I met with Dr. D today, to talk about what went wrong, next steps, and options. What went wrong? One thing: my eggs. "You just can't get around egg quality," he said. I asked what my highest FSH was ever with them, and he said 14. Terrible, right? Except that 3.5 years ago, I had an FSH of 13, and got pregnant with IUI and tamoxifen. My first IUI, by the way. He responded that an FSH needs to be considered along with a woman's age; so, an FSH of 13 in a 34-year old is a much better consideration than an FSH of 14 in a 38-year old.


I asked if there was anything else to try, anything that might lead to a better response, and he said no. They started me at a fairly high dose of meds already for this IVF, and unfortunately there's just no other combination or protocol that he thinks would lead to me producing more eggs. No tricks up their sleeves. I was sort of hoping for another shot, but honestly - truly - knowing that IVF is off the table is a good thing for me. At least I know.

Then he said what I was secretly hoping to hear. He said, "we could try more IUIs. I have no objections to that, and in fact, what if we tried an IUI with tamoxifen?" (Tamoxifen, for those of you who aren't familiar, is like Clomid, but a much smaller dose.) Then he said, "now, wait, I know you're going to say that this is like taking a step backwards..." Um, no. It's exactly the option I was going to ask him about next. I told him I'd been thinking of that, and asked him if maybe there was a benefit of fewer eggs in response, like maybe there'd be higher quality with less quantity. He replied that he has never seen any data to support that, but that his embryologist swears that the outcome she sees is better for women with high FSH on Clomid rather than injectibles.

I also asked him about my tubes. What if they're blocked? What if my endometriosis came back, but more this time? I had an HSG and a laparoscopy previously (when I got pregnant with my kiddo), but this time around I've only had an SHG. We talked at length about this, because I had a terrible experience with the HSG (I swear it hurt worse than my epidural-free labor and delivery). He said that the clinic's Physician Assistant does all the HSG's, and "she's rather good; of course I'm sure you'll feel some pain, but I would guess that it's not going to be like what you felt before." I wouldn't be surprised if it were a walk in the park compared to the one I had before; that guy was an oaf, twisting and turning me on the table, cursing my cervix, and generally acting like an ass. Dr. D even reminded me that some believe that fertility is enhanced in the few months following an HSG.

We also talked a lot about the option of donor eggs. I told him we were absolutely open to the idea, but it was the cost that was prohibitive at this point. He advised that I talk to his insurance person, because she could outline the costs more specifically - taking into consideration my awesome insurance coverage (albeit without donor coverage) - so that we can make an informed decision.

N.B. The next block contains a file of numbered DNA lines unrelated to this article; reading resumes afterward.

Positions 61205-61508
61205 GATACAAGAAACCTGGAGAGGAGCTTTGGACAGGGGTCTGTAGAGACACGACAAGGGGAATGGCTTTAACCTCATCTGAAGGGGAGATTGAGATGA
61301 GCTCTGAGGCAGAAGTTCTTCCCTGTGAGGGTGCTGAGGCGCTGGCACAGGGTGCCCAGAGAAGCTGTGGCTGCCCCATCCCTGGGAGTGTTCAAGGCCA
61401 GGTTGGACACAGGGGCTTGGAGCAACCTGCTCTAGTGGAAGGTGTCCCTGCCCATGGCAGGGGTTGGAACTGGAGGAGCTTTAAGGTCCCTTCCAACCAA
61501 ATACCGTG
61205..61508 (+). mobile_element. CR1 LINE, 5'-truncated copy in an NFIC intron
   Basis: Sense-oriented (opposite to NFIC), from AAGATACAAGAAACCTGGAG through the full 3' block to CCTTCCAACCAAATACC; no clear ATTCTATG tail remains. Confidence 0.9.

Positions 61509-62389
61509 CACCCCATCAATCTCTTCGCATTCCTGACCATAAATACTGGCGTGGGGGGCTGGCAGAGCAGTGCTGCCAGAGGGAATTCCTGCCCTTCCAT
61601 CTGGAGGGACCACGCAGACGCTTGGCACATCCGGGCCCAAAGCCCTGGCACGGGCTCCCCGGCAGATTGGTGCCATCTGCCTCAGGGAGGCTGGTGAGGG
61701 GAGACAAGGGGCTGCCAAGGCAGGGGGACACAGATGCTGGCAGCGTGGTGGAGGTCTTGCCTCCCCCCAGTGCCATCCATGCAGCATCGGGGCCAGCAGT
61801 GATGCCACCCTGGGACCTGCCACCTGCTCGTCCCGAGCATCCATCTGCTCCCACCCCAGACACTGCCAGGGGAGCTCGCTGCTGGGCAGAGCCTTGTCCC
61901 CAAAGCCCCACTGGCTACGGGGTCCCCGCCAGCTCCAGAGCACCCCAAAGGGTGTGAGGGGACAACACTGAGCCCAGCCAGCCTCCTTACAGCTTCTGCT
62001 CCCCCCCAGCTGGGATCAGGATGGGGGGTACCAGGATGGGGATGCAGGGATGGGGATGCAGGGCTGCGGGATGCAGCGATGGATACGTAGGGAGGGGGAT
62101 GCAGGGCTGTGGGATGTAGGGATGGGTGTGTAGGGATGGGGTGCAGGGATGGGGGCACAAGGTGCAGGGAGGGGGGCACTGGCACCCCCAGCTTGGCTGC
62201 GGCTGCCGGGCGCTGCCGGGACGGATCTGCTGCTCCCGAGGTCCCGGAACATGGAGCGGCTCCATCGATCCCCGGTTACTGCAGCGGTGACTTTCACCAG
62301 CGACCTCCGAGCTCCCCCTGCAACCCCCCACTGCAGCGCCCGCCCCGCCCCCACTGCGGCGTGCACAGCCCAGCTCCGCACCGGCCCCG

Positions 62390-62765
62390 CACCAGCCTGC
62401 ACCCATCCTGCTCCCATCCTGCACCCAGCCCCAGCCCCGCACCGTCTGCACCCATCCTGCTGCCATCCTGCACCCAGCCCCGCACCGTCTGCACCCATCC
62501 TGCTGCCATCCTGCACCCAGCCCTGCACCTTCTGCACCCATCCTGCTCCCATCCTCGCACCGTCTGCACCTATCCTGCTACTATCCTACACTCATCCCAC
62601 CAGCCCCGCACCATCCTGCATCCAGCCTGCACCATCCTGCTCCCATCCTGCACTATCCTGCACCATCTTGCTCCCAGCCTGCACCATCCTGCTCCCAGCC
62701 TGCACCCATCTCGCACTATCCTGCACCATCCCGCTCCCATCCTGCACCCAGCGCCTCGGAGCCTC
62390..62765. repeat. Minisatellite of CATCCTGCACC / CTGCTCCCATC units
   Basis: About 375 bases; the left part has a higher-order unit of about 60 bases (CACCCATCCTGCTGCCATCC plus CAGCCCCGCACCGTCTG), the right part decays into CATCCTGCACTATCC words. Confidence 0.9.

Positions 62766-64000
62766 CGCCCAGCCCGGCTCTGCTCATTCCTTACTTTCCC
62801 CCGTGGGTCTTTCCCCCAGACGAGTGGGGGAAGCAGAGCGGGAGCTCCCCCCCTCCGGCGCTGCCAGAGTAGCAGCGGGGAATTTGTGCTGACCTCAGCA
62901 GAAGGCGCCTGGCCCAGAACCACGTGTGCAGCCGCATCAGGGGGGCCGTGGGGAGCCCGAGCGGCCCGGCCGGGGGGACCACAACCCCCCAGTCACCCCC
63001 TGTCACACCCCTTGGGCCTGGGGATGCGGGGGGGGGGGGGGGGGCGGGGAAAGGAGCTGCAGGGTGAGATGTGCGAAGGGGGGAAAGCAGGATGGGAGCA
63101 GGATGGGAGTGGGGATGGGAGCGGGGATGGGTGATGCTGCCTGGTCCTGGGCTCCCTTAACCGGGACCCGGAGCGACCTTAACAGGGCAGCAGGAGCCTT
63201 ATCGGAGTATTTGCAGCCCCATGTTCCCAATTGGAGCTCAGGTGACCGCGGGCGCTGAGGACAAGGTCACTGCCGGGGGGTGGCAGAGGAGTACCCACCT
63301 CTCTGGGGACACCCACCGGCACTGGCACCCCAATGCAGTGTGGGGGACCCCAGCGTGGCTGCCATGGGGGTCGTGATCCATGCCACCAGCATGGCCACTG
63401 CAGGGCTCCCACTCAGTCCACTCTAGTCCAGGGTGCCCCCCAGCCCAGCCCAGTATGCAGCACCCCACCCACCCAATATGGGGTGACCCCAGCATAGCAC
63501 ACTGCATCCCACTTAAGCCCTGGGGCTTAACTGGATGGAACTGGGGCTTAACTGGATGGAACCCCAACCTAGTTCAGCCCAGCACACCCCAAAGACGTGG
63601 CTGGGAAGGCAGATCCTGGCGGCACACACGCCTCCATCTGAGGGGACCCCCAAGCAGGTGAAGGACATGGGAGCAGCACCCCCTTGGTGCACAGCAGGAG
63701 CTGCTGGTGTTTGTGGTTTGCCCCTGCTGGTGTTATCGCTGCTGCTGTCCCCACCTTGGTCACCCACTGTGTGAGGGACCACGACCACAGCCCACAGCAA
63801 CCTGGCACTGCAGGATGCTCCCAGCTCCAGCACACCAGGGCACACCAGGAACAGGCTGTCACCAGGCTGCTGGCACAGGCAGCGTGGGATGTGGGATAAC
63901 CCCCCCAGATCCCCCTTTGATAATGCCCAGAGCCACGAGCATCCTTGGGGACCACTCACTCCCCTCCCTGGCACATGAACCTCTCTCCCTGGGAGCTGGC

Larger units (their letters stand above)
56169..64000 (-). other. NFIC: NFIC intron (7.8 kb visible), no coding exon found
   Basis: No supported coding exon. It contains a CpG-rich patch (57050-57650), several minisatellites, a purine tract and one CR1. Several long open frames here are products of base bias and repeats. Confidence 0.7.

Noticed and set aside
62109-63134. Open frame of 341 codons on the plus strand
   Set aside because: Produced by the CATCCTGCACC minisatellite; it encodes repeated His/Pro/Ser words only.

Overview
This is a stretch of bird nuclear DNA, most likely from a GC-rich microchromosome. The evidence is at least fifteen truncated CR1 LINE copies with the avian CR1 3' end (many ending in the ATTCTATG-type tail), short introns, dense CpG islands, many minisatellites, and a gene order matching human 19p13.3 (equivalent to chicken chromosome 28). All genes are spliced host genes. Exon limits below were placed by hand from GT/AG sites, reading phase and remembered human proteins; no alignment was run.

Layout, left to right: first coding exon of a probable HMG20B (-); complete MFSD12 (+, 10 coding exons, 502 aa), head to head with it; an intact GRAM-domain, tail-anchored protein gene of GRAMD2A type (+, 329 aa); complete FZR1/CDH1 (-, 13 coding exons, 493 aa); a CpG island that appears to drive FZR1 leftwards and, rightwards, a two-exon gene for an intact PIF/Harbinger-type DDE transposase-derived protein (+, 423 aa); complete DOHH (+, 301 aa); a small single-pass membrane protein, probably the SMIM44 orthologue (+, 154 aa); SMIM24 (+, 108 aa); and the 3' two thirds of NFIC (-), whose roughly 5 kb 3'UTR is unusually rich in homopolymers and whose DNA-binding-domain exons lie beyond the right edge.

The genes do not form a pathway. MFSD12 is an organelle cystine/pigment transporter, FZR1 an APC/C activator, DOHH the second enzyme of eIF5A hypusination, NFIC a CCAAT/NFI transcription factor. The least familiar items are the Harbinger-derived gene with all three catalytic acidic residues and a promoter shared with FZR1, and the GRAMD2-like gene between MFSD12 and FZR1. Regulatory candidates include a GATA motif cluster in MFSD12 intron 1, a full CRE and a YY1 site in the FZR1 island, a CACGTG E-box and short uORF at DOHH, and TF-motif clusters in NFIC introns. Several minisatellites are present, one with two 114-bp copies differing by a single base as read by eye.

In the end, he kept repeating that there's nothing to suggest that I can't get pregnant. He told me that they've had women with an FSH over 20 who got pregnant successfully. But, he also said a few times that IVF is not going to be the way to go for me. He said something like, "It's too much to go through, too much stress on your body, your time, and your wallet for you to go through that." Apparently for women like me, IUI has about the same chance as IVF (which, yes, is very small, but still a chance), so he wouldn't recommend IVF at all any longer. I asked him at what point he'd cut me off from treatments, and he replied that we could try the HSG and then one - maybe two - IUI's, and that would be all he would recommend. He even stressed that we could be that rare couple that gets pregnant on their own. I liked his attitude - stressing to me that it's not impossible, but yet reminding me to be realistic about our chances.

Clearly, we have a lot to think about. I'm no less confused about our next steps than I was before, but I have to repeat that it's a relief that we know what roads we won't be able to go down. I plan to get through the holidays, and decide what happens after the new year.

Monday, December 14, 2009


It's amazing how one phone call can pull me right back in.

Land of IF: Population, Me.

I have been doing really well the past couple weeks. No, I haven't been perfectly content, and I have been so conflicted about our next path that it's downright confusing at times. But I have been calm. I've enjoyed the feeling of being done with treatments - if only for a time - just the feeling of not having to schedule appointments, spend a quarter hour mixing meds and jabbing myself nightly. It has felt nice. Easy. I have distinctly *not* felt infertile, at least for the past couple weeks. I thought about our next steps with a sort of detachment, thinking the whole time that whatever works out will be for the best ... no, that we'll make the best of it. I will even say that I have spent more time being happy with feeling done, and less time being sad about what we're missing.

Then today. Today I did something that's been on my "to-do" list since this day. One month ago today I learned that my IVF wasn't going to happen, because my ovaries were sleeping on the job. I knew when my cycle was converted that I'd have to sit down with my doc and talk about our options. I knew it would eventually be time to figure out what happens next.

So I called today to schedule time with the doc for what we infertiles sometimes call the "WTF appointment." As in WTF went wrong? WTF do I do now? As I said, I went into this phone call with a sort of centered calm. It is what it is, whatever will be, will be, and all that fun stuff. Within minutes of the call I was crying. (Frankly I'm lucky I held out until I hung up the phone.) I was internally cursing my body, angry and feeling broken. Guilt. Tired. Again, again, again.

The appointment is Friday.

I'm scared.